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06 January 2009

Patents: Toilet Paper

I was doing some housework last week and the packaging on my toilet paper caught my attention. There listed, were quite a few patents (38 in total) protecting the inventiveness and novelty of... toilet paper. Let's face it--people have been wiping their butts since people have had butts--which is probably a very long time. I figured this is one area there wouldn't be much room for innovation, at least not in the last 100 years or so (the last great leap having been the move from newspaper to real tissue). Curiosity piqued, list of patents in hand I began consulting the Great Google Patent Search.

For the record the pack of toilet paper declares that it is "Charmin Ultrasoft" 9-pack, manufactured by Proctor and Gamble. Here is what I found...

1. Patent 5114771. And improvement on the perforator blade used to perforate the roll into squares. The drawings include lots of diagrams relating to the tension required to tear the perforated sheets. Personally, I think toilet paper is easy to tear in the first place, but this beats having to ship a pair of scissors with every role. Issued in 1992.

2. Patent 5143776. If I'm reading this the right way, this patents the way PG binds the tissue plys (referred to as lamina in the patent document) together. I didn't get too deep into this one because the term "lamina" made me uncomfortable. It is generally agreed that multiple-ply tissue is one of the greater modern conveniences. Anything that can be done to make this process better must be welcomed with open arms. Issued in 1992.

3. Patent 5240562. A chemical softening composition. This is amazing. I had no idea this much science went into the comfort of my toiletries. This patent describes the solution PG uses to make their toilet paper softer. Issued in 1993. And yes, I expect the public places of the world to be a much better place in 2013 when this patent expires and the generics can make use of this solution.

4. Patent 5274930. Improved apparatus for drying the toilet paper during manufacture. This is what I think of when I think of patents. An innovation (if even only minor) that gives a competitive edge (unlike one-click). Issued 1994.

5. Patent 5328565. Protects the way PG applies "aesthetic patterns" on the toilet paper. What I really wish they'd come up with are current events on the toilet paper. You know--something to occupy me. Issued 1994.

6. Patent 5581906. More refinements for the drying apparatus. Issued 1996. Apparently PG R+D took 1995 off.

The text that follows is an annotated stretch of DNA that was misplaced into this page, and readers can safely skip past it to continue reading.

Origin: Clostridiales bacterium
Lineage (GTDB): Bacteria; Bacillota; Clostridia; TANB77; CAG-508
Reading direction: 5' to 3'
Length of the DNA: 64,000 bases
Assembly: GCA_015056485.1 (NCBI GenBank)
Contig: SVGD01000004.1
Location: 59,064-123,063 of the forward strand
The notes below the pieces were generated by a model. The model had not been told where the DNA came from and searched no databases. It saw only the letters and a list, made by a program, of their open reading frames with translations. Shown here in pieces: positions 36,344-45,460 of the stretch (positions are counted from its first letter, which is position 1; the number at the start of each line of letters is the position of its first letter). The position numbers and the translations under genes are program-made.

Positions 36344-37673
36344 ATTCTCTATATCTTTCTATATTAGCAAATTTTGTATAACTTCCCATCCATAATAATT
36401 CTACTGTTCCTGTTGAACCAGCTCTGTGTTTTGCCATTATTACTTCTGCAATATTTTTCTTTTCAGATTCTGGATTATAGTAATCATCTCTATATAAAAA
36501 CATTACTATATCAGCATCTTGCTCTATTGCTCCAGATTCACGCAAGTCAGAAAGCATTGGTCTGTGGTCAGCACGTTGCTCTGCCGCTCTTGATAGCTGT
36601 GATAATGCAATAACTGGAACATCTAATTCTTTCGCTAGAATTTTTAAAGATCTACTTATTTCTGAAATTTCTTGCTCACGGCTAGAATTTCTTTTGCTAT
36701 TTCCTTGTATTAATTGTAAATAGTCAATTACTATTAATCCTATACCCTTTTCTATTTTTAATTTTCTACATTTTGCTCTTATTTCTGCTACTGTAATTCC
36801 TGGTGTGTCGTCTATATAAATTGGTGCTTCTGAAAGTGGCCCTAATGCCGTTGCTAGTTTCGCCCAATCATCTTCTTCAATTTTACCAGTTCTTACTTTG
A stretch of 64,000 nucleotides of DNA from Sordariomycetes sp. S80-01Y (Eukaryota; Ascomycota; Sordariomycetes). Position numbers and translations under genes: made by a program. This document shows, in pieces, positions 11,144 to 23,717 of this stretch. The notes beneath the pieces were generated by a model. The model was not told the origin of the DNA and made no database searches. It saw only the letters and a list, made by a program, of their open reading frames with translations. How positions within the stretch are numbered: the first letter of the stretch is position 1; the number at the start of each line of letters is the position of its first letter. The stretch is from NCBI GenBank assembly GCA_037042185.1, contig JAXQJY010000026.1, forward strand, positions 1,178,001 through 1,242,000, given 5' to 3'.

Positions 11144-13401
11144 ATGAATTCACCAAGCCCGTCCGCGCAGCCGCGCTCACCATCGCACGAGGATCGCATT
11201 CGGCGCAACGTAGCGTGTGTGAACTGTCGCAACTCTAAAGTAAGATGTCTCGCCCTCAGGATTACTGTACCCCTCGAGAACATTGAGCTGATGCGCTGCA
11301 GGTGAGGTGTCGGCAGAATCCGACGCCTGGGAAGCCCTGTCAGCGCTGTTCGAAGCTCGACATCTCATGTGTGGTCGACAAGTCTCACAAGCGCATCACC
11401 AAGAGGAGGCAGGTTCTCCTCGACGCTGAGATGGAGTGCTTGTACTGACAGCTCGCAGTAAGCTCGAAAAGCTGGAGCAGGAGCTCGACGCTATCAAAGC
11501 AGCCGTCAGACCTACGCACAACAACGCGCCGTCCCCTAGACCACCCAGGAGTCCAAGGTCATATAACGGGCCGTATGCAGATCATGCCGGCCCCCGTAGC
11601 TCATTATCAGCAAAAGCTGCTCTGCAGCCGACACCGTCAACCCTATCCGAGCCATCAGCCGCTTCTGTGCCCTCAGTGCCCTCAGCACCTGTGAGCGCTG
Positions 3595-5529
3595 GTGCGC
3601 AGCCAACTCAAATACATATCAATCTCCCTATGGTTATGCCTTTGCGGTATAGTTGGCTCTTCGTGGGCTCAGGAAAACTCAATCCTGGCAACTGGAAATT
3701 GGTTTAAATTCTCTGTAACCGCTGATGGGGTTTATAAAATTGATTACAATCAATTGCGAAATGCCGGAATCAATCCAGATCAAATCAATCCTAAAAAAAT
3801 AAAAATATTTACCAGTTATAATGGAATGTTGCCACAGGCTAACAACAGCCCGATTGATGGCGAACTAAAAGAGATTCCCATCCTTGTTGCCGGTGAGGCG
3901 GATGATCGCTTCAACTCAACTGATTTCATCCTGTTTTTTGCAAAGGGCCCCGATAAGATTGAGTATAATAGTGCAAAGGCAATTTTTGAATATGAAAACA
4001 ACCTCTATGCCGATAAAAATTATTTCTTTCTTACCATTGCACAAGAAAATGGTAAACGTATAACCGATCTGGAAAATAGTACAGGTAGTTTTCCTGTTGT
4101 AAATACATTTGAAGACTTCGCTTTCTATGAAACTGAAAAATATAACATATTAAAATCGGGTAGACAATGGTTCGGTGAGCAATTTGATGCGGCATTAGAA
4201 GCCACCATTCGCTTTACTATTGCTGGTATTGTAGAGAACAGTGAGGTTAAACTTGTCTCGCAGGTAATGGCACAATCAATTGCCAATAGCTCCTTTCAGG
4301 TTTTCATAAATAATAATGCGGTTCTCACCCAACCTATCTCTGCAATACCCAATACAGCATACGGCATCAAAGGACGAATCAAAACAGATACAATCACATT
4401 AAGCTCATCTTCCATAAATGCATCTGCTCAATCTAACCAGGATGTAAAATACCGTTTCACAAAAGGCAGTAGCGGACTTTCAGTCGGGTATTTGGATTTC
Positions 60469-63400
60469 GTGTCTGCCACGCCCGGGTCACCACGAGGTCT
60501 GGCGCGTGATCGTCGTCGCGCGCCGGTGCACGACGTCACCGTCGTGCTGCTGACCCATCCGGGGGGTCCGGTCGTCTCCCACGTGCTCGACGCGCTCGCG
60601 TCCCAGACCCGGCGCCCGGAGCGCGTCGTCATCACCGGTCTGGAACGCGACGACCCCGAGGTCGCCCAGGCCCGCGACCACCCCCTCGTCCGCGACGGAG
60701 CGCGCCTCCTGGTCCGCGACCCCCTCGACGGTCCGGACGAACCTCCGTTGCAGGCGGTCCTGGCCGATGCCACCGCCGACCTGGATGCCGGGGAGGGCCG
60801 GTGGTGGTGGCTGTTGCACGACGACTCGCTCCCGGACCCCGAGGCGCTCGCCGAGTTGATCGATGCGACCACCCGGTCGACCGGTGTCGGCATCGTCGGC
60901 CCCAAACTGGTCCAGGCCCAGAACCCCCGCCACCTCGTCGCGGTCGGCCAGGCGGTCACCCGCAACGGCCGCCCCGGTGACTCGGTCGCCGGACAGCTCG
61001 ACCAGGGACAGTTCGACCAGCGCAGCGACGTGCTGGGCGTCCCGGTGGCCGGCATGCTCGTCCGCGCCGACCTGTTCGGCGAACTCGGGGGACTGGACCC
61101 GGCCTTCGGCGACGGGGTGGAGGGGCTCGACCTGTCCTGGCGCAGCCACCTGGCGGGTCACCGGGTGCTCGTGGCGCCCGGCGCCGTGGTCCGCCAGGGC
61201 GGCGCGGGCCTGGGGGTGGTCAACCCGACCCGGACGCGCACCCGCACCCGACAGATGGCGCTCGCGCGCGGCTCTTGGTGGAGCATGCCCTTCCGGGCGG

7. Patent 5584126. Fifteen seconds of reading and I couldn't tell the difference between this and 5581906. PG R+D apparently taking it easy in 1996 when this patent was issued.

8. Patent 5584128. Yes, yes it is. More refinements for the drying apparatus. Issued 1996.

9. Patent 5671897. Real innovation! This one describes an improvement to the core that toilet paper is rolled on. It too has gained a second ply that covers the ply gap on the first ply. Issued 1997. Apparently, the "how can we dry our TP better?" crisis of '96 was resolved to satisfaction.

10. Patent 5679222. Describes the belt toilet paper is manufactured on. Issued 1997.

11. Patent 5728268. We have HD TV, we now of HD (high density) toilet paper. Structurally describes a single ply tissue that is actually strong (removes the need for two-ply). This, I assume, will allow them to get more toilet paper on to a single roll. Issued 1998.

12. Patent 5827384. A better process for bonding webs. Web binding process patents date back to at least 1983 when the "dynamic laminating method for ultrasonically bonding juxtaposed webs" was de rigeur. I'm assuming that "web" somehow refers to toilet paper. Otherwise, I don't want to know. Issued 1998.

13. Patent 5846380. Describes a new kind of toilet paper. Specifically a creped tissue paper having a "slap/stick coefficient of less than 0.024" and a lint level of less than 6. Jokes aside--those of us who have ever suffered an unfortunate slap/stick incident involving toilet paper (*cough* everybody *cough*) truly benefit from this one. And less toilet paper lint makes the world a happier place too. Issued 1998.

14. Patent 5855738. Another HD tissue patent. This process supposedly makes the tissue smoother, enabling a higher density roll. This means more squares on a roll. And as we all know, the more squares there are, the less we're going to hear "can someone bring me a roll of TP" being shouted down the hall. Issued 1999.

15. Patent 5865396. More core enhancements. Not much different than 5671897. This enhancement prevents the core from *ever* being only one ply thick. Always 2-ply now, and sometimes 3 when the seam is getting overlapped. Issued 1999.

16. Patent 5865950. Improved process for creping tissue paper. The innovation here is that drying seems to happen faster, simplifying production. It doesn't make the toilet paper better though. I can see how this protects PG from disgruntled former employees though. "Hey, for $50 bucks I'll tell you how to dry your toilet paper faster!" Issued 1999.

17. Patent 5942085. Another method for creping the toilet paper. Seems to improve on 5865950. Issued 1999.